January 4, 2007
Charlottesville and Albemarle County appear to be the exact opposite of the rest of the nation. The FBI reports violent crime is up and property crimes are down all across the country. Here, the trend is different.
The busy year of 2006 brought increases in total crime in both Charlottesville and Albemarle County. But both departments say the devil is in the details. Charlottesville recorded three homicides last year, up one from 2005. Albemarle County recorded no homicides last year for the first time since at least 1998.
"Unlike most of the nation, violent crime has decreased, just slightly, but it has decreased in the County. That is something we take pride in," said Albemarle County Lieutenant John Teixeira.
Albemarle County saw a significant reduction in rapes and aggravated assaults but did see a spike in robberies. Charlottesville City reported less rapes and robberies this year but did seen an increase in assaults that resulted in injury.
"Where we really saw an impact on our crime rate, our overall crime rate, is through burglaries and larcenies from automobiles," said Charlottesville Police Chief Tim Longo.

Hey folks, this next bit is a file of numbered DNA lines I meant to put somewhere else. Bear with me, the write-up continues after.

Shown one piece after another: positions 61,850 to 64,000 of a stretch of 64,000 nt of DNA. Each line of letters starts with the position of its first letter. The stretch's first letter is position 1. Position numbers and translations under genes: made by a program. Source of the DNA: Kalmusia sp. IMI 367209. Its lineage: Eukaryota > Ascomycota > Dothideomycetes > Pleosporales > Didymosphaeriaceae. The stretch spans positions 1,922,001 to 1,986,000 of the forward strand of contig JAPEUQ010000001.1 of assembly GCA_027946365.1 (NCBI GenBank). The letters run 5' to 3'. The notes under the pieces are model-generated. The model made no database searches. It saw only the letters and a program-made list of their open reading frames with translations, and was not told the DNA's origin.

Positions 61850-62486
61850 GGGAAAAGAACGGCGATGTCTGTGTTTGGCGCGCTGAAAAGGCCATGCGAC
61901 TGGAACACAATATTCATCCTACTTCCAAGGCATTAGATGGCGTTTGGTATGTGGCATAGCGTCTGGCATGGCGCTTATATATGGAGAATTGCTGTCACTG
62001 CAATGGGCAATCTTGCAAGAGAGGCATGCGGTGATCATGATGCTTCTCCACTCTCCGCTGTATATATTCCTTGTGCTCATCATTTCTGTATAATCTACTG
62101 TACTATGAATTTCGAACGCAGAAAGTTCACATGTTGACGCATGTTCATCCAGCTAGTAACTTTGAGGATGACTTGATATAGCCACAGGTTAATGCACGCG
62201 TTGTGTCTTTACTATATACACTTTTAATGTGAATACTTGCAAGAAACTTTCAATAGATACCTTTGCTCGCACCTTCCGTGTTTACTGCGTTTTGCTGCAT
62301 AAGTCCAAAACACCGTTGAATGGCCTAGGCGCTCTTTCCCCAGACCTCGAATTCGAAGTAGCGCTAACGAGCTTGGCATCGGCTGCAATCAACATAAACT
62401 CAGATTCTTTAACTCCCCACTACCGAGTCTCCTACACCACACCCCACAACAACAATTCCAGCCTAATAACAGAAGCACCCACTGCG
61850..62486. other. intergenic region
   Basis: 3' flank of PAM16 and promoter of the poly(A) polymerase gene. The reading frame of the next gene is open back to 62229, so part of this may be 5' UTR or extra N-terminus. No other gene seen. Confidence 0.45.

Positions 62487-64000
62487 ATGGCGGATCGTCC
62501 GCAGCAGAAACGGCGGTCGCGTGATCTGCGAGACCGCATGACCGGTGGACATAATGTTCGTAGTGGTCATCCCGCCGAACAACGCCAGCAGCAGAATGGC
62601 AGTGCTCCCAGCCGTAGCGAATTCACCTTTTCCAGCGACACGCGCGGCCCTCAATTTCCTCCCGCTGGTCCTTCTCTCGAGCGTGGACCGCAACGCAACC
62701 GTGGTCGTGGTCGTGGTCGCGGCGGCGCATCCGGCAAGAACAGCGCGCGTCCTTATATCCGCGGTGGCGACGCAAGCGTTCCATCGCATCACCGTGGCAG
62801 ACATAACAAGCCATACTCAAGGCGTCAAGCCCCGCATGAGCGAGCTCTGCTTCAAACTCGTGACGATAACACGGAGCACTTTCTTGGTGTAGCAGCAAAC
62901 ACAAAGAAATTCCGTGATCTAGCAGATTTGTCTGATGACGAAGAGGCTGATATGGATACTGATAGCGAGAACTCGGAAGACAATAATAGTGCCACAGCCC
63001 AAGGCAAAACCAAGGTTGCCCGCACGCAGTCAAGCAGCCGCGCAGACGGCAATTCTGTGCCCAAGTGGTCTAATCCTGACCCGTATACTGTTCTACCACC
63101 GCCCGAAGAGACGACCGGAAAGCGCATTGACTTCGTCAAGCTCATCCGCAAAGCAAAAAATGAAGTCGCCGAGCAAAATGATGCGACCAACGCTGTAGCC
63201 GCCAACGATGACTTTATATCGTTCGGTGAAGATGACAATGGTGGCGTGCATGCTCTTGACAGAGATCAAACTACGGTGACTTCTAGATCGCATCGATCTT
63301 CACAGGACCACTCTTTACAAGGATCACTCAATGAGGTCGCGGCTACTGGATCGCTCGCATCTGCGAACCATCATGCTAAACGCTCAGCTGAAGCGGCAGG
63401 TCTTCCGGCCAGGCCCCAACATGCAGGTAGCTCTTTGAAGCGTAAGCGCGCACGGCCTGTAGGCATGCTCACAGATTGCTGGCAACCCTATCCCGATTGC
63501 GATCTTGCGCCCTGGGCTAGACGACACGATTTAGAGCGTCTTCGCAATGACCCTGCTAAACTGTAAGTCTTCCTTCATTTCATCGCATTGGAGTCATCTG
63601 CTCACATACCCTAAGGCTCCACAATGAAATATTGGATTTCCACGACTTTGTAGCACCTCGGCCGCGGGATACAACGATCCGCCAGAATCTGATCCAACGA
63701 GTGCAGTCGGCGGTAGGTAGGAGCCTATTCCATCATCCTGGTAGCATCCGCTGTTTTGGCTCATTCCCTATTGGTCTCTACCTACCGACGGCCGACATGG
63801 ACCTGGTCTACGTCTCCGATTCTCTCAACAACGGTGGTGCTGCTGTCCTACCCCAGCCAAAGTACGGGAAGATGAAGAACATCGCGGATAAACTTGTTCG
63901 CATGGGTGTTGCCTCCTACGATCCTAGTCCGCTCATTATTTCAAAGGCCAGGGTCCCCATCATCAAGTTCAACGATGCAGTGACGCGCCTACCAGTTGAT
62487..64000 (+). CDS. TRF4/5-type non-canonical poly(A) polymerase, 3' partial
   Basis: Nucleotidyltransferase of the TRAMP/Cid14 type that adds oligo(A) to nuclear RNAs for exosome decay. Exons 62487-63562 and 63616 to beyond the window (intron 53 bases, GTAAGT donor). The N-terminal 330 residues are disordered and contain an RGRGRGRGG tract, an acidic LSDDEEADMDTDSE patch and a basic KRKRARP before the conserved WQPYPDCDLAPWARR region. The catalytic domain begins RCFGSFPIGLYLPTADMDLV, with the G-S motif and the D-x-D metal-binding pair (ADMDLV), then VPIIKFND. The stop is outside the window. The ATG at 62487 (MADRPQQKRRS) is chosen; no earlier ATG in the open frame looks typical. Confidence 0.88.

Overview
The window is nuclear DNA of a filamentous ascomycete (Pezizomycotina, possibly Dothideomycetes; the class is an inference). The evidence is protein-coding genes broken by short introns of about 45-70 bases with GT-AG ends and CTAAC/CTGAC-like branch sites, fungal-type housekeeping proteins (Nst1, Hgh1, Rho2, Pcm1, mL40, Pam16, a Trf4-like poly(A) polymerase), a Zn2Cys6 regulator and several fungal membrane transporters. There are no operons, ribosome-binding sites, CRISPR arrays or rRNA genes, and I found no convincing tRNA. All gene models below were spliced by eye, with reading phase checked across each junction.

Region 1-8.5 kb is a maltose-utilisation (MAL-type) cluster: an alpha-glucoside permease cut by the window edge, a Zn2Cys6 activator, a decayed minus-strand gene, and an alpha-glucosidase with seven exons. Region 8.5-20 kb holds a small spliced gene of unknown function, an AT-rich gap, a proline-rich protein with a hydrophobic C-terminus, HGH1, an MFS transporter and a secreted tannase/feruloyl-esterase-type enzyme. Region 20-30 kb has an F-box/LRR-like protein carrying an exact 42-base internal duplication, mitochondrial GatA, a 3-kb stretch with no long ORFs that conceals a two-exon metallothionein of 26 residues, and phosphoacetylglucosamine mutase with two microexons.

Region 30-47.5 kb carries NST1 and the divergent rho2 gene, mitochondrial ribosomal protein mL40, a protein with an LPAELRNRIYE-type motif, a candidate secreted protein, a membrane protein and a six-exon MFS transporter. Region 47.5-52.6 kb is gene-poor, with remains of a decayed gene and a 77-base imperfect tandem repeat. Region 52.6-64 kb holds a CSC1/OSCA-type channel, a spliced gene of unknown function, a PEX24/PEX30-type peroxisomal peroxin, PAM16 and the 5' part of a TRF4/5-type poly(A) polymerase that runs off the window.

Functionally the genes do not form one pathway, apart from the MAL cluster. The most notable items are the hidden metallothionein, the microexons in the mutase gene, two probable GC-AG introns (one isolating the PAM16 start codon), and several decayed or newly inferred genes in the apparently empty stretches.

Burglaries in Charlottesville rose 18 percent from 2005 while thefts from vehicles increased a whopping 52 percent. The County saw a 29 percent increase in the total amount of burglaries with a rise of 39 percent in residential burglaries.
"A lot of building is going on in the County. Many of the burglaries take place during the daytime while people are away working," Lt. Teixeira said.
And even though the raw numbers have risen, both departments say our community is a safe place to live.
"When I compare what we saw this year compared to other communities across America, I'm confident our strategies are working and I am proud of the work that the men and women of this Police Department have done," Chief Longo said.
Both departments say they are going to focus more manpower and resources to combating the rise in burglaries. All in all, however, they say we live in one of the safest communities in the entire Commonwealth.
The two jurisdictions will next send these numbers to the FBI to be included in the Uniform Crime Report.